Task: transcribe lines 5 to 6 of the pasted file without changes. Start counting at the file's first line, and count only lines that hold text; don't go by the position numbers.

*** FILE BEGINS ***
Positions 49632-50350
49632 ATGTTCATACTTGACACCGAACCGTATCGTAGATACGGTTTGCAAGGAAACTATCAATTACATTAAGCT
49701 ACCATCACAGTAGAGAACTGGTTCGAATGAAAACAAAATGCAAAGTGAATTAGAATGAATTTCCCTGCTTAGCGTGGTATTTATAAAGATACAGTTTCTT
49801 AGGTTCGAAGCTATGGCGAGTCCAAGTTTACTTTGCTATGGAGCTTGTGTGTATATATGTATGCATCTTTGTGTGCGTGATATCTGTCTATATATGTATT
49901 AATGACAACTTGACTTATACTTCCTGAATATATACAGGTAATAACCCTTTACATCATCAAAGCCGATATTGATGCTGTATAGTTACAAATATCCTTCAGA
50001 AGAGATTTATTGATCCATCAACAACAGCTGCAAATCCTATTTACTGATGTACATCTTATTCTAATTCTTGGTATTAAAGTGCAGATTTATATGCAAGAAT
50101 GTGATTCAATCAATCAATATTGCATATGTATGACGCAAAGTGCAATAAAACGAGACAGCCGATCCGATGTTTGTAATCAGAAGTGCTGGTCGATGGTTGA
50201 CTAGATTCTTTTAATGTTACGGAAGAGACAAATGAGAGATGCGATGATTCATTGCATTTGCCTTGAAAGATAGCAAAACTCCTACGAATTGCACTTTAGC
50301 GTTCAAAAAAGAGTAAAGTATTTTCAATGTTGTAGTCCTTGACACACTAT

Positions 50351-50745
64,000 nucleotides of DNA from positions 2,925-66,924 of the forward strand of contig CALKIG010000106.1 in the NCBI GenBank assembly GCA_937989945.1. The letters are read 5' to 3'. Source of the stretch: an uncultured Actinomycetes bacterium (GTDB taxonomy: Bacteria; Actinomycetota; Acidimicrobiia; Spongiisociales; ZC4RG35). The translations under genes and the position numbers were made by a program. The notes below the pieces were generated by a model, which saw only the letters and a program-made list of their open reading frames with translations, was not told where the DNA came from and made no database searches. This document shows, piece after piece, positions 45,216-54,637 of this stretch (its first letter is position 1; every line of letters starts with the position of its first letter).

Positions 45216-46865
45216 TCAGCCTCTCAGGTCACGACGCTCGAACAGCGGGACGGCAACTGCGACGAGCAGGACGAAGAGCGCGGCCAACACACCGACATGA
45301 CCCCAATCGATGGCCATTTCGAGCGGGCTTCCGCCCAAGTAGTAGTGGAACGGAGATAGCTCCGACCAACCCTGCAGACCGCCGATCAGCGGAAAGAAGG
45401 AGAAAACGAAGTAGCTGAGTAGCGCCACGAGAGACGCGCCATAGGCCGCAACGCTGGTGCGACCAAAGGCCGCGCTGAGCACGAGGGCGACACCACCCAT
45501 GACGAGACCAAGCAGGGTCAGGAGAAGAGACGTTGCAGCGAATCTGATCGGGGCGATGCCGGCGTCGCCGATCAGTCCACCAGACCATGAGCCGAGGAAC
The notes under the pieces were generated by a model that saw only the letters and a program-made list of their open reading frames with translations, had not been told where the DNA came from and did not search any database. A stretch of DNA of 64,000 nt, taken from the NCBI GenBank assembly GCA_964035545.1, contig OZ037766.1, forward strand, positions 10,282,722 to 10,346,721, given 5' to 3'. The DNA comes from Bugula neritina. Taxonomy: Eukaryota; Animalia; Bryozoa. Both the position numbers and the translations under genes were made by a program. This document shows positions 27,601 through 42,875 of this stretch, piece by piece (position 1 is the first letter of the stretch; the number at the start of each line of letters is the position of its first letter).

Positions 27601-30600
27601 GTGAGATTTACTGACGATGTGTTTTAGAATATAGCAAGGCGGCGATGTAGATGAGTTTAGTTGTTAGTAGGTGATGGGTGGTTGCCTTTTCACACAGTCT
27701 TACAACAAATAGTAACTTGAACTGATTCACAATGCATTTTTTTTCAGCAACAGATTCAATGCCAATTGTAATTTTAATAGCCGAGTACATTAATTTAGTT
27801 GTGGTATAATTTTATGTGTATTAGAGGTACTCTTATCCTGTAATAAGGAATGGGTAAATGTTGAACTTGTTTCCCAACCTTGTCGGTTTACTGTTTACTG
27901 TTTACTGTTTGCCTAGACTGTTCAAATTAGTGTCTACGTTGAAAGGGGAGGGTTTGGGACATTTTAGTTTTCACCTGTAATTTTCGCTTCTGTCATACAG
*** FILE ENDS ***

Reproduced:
49901 AATGACAACTTGACTTATACTTCCTGAATATATACAGGTAATAACCCTTTACATCATCAAAGCCGATATTGATGCTGTATAGTTACAAATATCCTTCAGA
50001 AGAGATTTATTGATCCATCAACAACAGCTGCAAATCCTATTTACTGATGTACATCTTATTCTAATTCTTGGTATTAAAGTGCAGATTTATATGCAAGAAT